Thousands call on Govt to maintain NI protections for unborn

Thousands of Northern Irish people have told the Government it should not remove the Province’s strong pro-life protections for the unborn.

In July, Westminster politicians voted to impose unregulated abortion on Northern Ireland despite widespread public opposition.

If the Northern Ireland Executive at Stormont is not restored by 21 October, abortion will be decriminalised until a new law can be brought in.

No consultation

The Society for the Protection of Unborn Children (SPUC) and a group of cross-party MPs delivered postcards from those who oppose the radical new laws to Downing Street.

“It means five months when there will, in effect, be no law regulating abortion at all in Northern Ireland”Fiona Bruce MP

But in a debate in the House of Commons on Monday, Labour MP Stella Creasy, who originally introduced the abortion amendment, said that there should be no public consultation on the issue at all.

Creasy equated killing an unborn child with having an operation.

She said: “It is really important for this House to be clear that, just as we would not ask non-medical professionals to consult on how to conduct a vasectomy, we should not do so when it comes to an abortion.”


Conservative MP for Congleton Fiona Bruce raised concerns in the debate about the lack of legal protections for unborn children if the law changes.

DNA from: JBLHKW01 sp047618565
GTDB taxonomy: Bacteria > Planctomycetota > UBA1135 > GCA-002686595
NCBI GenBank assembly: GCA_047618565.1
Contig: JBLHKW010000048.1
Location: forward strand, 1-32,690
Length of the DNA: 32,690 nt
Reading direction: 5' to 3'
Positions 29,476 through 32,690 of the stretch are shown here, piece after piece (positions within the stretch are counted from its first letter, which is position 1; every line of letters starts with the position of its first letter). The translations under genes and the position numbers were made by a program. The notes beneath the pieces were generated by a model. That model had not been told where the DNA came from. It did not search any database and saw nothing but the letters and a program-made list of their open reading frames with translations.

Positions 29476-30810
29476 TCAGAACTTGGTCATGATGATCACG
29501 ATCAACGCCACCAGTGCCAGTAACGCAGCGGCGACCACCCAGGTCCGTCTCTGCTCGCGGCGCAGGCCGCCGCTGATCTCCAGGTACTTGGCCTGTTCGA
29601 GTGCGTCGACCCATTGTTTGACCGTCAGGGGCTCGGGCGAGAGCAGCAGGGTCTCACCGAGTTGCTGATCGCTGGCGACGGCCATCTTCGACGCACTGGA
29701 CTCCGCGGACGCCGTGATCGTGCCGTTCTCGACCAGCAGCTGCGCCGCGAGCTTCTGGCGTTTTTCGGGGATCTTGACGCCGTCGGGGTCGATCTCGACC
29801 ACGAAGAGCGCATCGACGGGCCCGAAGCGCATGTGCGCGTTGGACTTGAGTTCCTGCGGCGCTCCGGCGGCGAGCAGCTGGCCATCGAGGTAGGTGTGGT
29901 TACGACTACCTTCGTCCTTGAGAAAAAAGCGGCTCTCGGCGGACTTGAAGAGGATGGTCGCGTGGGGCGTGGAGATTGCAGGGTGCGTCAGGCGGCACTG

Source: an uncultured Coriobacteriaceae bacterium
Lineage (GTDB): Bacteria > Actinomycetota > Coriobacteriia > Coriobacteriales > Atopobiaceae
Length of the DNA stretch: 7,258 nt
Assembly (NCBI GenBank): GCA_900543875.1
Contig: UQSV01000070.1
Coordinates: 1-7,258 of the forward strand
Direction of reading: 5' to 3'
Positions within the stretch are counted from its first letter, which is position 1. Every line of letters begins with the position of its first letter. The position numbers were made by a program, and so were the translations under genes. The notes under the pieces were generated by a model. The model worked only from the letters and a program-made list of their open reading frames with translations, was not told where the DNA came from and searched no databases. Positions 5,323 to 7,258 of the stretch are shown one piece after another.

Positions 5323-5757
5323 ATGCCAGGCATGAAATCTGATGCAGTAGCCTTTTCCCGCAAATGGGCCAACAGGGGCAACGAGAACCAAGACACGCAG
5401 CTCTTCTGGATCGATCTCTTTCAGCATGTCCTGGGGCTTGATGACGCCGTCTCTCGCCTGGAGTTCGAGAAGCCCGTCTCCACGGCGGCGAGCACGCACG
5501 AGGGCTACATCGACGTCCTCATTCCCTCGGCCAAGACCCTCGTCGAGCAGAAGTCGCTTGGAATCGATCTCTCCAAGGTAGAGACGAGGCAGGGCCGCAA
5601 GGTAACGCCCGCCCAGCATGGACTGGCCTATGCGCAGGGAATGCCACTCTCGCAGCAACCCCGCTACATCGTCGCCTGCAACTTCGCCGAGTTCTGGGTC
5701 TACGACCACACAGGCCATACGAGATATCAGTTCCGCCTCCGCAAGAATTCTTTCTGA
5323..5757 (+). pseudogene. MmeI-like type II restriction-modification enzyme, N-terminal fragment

She said it is “unacceptable” that the provision of abortion “will take place in a complete legal vacuum from 22 October, with no guarantee that anything will be put in place until 31 March 2020”.

“It means five months when there will, in effect, be no law regulating abortion at all in Northern Ireland—as I say, these are abortions taking place from conception until just before a baby is capable of being born alive.

“I said that we should not rush through this legislation when it was originally debated and now we see the results.”

Public opposition

Alithea Williams, a spokeswoman for SPUC, said: “After ramming through this extreme abortion legislation against the express will of the elected representatives of Northern Ireland, Stella Creasy does not want the public to be consulted on so much as its implementation.”

“The huge crowds that gathered in Belfast over the weekend protesting this disgraceful act show that she does indeed have something to fear from consulting the people of Northern Ireland on their own abortion laws.”

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